P1237. WILHELM KEMPFF: Bagatelle in C Major, Op. 33, #5, Recorded c.1920 [Kempff’s 1st recording] (Polydor 62400); Ecossaises (6) in E flat major, Recorded c.1920 (Polydor 62400); ‘Rage over a lost penny' Rondo a capriccio in G major, Op. 129, Recorded 24 September 1937 (Polydor 62802); w. Paul Van Kempen or Peter Raabe Cond.: Piano Concerto #1 in C Major, Op. 15, Recorded September, 1925 (Polydor 69815/8); Piano Concerto #3 in c minor, Op. 37, Recorded 11 June 1942 (Polydor 67946/50); Piano Concerto #4 in G major, Op. 58, Recorded 19 March, 1940 (Polydor 67674/8); 'Emperor' Piano Concerto #5 in E flat major, Op. 73, Recorded 6 January, 1936 (Polydor 67082/6) (all Beethoven). (France) 2-Appian APR 6019, recorded 1925-42. Transfers by Mark Obert-Thorn. - 5024709160198
“One of the twentieth century's most important pianists, Wilhelm Kempff found warmth in Beethoven where many others discovered only stress and passion. Concentrating on the composers of the late Classical and early-to-middle Romantic periods, Kempff achieved graceful, amiable results while not neglecting the sterner core of this music. His nobility of purpose was everywhere evident, made manifest through lucid textures, an adherence to a flowing legato, and tonal shading. In addition, he was a composer whose oeuvre included two symphonies, four operas, songs, and solo piano works.
In 1914, Kempff traveled to Potsdam for studies at the Viktoriagymnasium before returning to Berlin to finish his work at the Hochschule and enroll at the university. At age 20, Kempff served as organist and pianist on a tour of Germany and Scandinavia by the Berlin Cathedral Choir. A successful 1917 piano recital at the Berlin Singakademie led to an engagement the following year with the Berlin Philharmonic, the first of innumerable collaborations with that august ensemble. During the 1920's and 1930's, he toured South America and Japan, as well as many parts of Europe, adding to his reputation for uncompromising musicianship and personable interpretation. At the same time, he taught, serving first as director at the Stuttgart Musikhochschule from 1924 to 1929 and, later, as piano instructor at Potsdam's Mamorpalais for the decade before WWII. The war kept his activities confined to Germany, but with its end, Kempff once more resumed a busy performance schedule.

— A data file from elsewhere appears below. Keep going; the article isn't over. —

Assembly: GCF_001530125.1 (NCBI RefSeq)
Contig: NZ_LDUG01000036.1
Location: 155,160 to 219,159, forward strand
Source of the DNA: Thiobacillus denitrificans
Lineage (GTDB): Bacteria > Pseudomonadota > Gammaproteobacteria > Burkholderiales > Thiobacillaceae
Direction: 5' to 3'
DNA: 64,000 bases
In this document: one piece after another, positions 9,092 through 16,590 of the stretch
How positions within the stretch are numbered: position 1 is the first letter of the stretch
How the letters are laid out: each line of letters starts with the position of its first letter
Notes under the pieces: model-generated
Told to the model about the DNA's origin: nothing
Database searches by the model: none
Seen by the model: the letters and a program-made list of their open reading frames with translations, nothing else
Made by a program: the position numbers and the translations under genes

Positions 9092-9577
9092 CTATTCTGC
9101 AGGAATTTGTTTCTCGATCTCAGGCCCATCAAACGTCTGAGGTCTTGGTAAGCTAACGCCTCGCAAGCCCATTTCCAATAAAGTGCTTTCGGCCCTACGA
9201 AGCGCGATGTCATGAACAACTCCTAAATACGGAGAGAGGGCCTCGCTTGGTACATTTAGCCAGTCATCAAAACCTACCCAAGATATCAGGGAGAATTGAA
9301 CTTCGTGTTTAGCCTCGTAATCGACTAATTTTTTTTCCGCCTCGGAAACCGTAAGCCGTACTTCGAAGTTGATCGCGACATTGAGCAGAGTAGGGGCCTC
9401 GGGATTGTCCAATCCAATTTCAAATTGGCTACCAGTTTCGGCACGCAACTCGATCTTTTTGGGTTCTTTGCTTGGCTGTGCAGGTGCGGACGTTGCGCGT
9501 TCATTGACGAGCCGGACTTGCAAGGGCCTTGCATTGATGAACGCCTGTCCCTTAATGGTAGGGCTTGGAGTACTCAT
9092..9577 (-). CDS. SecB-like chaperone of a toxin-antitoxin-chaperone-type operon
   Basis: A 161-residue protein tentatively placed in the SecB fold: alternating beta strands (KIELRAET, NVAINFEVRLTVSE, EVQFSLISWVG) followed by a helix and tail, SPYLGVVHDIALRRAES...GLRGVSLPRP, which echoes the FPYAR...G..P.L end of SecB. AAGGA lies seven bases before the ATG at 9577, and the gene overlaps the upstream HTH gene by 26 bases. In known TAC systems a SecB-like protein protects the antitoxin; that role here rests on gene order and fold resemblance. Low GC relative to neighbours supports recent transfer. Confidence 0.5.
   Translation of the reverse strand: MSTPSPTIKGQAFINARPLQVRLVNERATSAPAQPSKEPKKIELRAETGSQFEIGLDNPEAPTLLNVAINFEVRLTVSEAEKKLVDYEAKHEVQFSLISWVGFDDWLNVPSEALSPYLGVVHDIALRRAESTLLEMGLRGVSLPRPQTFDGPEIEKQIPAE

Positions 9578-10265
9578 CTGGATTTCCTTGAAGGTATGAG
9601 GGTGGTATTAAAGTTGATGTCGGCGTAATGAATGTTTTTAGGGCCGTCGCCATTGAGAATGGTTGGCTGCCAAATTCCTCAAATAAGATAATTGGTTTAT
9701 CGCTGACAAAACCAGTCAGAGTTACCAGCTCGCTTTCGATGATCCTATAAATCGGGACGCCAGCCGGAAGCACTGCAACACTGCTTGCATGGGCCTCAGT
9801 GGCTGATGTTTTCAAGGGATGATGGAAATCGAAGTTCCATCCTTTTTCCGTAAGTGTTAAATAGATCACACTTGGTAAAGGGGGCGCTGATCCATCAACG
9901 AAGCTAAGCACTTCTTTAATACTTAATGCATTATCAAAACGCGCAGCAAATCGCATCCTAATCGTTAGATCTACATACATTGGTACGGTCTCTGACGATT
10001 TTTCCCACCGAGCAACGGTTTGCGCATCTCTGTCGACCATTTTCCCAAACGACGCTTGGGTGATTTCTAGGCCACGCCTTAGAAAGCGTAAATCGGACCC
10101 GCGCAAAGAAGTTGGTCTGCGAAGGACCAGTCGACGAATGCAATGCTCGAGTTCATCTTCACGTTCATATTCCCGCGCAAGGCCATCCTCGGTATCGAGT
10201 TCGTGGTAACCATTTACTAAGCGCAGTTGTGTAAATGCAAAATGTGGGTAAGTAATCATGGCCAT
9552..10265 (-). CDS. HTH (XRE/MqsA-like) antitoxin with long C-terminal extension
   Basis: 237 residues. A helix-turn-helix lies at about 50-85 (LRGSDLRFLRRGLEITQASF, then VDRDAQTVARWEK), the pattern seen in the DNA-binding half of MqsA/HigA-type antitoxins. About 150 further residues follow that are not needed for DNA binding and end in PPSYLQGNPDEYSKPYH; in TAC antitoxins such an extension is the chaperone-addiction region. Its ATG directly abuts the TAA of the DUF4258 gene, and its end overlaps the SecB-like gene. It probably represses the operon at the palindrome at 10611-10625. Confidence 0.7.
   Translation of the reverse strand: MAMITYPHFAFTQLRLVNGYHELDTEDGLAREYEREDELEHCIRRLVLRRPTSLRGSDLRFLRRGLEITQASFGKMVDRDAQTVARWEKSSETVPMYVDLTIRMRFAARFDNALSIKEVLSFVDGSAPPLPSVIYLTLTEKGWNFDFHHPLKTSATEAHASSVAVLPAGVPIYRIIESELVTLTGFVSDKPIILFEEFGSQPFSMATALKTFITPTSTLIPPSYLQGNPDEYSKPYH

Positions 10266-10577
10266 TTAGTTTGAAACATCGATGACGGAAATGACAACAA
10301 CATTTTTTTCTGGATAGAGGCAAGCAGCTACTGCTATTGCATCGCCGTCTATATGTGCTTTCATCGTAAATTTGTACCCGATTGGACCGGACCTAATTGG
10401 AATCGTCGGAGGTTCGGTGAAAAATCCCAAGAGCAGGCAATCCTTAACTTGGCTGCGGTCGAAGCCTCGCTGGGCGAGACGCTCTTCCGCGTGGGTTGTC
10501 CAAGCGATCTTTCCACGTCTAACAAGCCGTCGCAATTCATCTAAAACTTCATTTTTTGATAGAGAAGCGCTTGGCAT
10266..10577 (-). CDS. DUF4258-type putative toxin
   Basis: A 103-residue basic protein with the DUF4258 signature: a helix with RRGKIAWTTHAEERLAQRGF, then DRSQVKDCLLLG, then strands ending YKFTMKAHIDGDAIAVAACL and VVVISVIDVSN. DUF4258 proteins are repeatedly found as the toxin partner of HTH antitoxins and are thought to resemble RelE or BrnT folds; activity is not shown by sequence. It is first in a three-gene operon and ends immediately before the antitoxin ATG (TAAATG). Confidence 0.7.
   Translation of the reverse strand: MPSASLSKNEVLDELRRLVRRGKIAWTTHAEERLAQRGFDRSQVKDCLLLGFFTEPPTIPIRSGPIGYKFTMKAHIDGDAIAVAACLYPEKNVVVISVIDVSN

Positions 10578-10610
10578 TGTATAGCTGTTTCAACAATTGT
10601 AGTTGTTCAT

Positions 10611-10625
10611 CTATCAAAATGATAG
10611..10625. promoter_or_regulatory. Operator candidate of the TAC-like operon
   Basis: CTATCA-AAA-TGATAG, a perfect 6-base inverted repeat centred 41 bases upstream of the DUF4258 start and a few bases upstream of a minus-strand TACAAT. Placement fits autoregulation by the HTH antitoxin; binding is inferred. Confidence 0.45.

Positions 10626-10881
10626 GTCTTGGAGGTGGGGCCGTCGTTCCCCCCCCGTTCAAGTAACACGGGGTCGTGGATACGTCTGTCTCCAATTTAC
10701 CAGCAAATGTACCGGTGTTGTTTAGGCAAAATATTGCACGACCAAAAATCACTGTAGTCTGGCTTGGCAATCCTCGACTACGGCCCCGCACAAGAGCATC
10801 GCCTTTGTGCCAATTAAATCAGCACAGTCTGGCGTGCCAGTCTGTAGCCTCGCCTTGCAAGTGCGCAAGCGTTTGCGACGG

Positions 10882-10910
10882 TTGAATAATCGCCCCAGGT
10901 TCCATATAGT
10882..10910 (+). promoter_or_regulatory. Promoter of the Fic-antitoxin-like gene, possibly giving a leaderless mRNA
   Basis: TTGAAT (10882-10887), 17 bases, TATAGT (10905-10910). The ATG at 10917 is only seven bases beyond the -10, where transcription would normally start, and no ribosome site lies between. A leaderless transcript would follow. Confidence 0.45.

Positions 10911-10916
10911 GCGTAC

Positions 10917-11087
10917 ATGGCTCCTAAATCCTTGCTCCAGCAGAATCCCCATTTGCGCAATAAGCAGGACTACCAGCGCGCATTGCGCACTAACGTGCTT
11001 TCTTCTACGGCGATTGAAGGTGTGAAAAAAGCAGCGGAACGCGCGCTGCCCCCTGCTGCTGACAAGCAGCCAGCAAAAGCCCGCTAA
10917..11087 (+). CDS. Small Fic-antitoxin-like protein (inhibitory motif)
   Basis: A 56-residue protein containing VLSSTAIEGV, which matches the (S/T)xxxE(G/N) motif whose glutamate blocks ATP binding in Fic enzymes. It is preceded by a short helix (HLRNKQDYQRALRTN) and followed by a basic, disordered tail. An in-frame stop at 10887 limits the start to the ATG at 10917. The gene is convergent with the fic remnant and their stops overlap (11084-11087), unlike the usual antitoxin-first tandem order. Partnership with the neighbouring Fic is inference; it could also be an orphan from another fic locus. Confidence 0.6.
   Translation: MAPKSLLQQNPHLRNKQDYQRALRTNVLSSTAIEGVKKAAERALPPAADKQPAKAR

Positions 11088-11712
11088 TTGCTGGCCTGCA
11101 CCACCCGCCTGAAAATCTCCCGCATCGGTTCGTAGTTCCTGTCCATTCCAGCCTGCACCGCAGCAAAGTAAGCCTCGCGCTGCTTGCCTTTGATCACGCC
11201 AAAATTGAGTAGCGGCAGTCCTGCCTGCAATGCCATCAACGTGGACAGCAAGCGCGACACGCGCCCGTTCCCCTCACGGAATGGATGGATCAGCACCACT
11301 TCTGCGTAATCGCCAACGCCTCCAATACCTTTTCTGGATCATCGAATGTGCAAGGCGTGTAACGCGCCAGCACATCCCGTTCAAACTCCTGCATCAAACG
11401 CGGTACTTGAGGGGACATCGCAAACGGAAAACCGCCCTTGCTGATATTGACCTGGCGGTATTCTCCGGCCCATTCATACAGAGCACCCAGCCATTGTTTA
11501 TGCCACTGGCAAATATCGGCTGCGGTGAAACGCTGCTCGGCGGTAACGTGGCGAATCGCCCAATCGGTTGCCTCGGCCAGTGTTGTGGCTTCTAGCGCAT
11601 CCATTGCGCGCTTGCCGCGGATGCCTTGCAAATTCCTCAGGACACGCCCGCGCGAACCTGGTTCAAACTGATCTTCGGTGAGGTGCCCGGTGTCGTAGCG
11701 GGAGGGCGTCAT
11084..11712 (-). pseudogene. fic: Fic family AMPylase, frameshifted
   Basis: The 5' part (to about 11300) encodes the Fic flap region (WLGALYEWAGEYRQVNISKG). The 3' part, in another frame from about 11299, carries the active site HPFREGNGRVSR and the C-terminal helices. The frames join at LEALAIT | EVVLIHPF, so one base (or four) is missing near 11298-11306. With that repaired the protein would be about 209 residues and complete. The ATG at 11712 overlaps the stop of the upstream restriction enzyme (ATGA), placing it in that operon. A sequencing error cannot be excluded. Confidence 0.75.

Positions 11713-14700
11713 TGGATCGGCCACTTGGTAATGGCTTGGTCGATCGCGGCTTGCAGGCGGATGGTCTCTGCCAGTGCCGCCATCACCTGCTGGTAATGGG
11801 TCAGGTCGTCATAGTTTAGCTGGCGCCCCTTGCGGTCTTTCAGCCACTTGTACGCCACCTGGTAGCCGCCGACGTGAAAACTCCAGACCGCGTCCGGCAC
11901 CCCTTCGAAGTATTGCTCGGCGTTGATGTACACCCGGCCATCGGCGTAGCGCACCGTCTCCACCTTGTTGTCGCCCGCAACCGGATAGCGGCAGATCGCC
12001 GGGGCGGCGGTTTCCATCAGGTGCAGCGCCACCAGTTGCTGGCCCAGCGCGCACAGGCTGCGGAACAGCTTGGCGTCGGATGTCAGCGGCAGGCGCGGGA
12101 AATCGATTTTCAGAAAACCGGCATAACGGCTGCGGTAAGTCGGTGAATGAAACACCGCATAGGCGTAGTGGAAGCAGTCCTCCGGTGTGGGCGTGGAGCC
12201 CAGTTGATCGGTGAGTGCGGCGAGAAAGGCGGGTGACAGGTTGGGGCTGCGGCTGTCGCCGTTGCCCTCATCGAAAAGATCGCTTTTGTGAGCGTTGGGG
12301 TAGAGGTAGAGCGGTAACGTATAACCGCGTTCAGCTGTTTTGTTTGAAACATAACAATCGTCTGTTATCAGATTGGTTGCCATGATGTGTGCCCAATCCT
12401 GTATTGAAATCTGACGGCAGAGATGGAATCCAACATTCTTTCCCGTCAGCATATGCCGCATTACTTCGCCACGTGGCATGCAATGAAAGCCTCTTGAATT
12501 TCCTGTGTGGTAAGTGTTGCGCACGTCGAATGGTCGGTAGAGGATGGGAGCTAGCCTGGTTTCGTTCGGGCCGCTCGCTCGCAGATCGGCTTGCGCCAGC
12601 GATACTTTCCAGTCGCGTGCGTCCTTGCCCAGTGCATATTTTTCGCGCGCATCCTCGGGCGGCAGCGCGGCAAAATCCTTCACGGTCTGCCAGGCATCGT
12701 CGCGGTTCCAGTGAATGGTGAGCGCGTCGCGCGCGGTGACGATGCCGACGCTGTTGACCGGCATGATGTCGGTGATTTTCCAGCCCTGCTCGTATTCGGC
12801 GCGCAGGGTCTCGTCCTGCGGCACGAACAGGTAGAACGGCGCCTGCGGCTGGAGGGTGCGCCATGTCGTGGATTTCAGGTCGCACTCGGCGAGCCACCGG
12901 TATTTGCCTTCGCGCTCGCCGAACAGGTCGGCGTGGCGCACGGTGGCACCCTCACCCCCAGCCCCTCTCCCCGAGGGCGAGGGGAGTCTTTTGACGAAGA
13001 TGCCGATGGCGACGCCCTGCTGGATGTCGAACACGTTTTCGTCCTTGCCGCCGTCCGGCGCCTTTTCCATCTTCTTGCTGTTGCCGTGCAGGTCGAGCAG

England and America heard Kempff only later. In London, the public, including a large number of German émigrés, applauded him upon his first appearance there in 1951. Not until 1964 did New York hear the pianist in person, although by then his many Deutsche Grammophon recordings had already established his stature for Americans. Indeed, Kempff's long and fruitful relationship with that label had brought to the market a long list of desirable recordings, among them the complete Beethoven piano concerti; the sonatas; a relaxed, but rewarding survey with Wolfgang Schneiderhan of the Beethoven violin sonatas; and various collections of Schubert, Schumann, Chopin, and Brahms.”
- Erik Eriksson, allmusic.com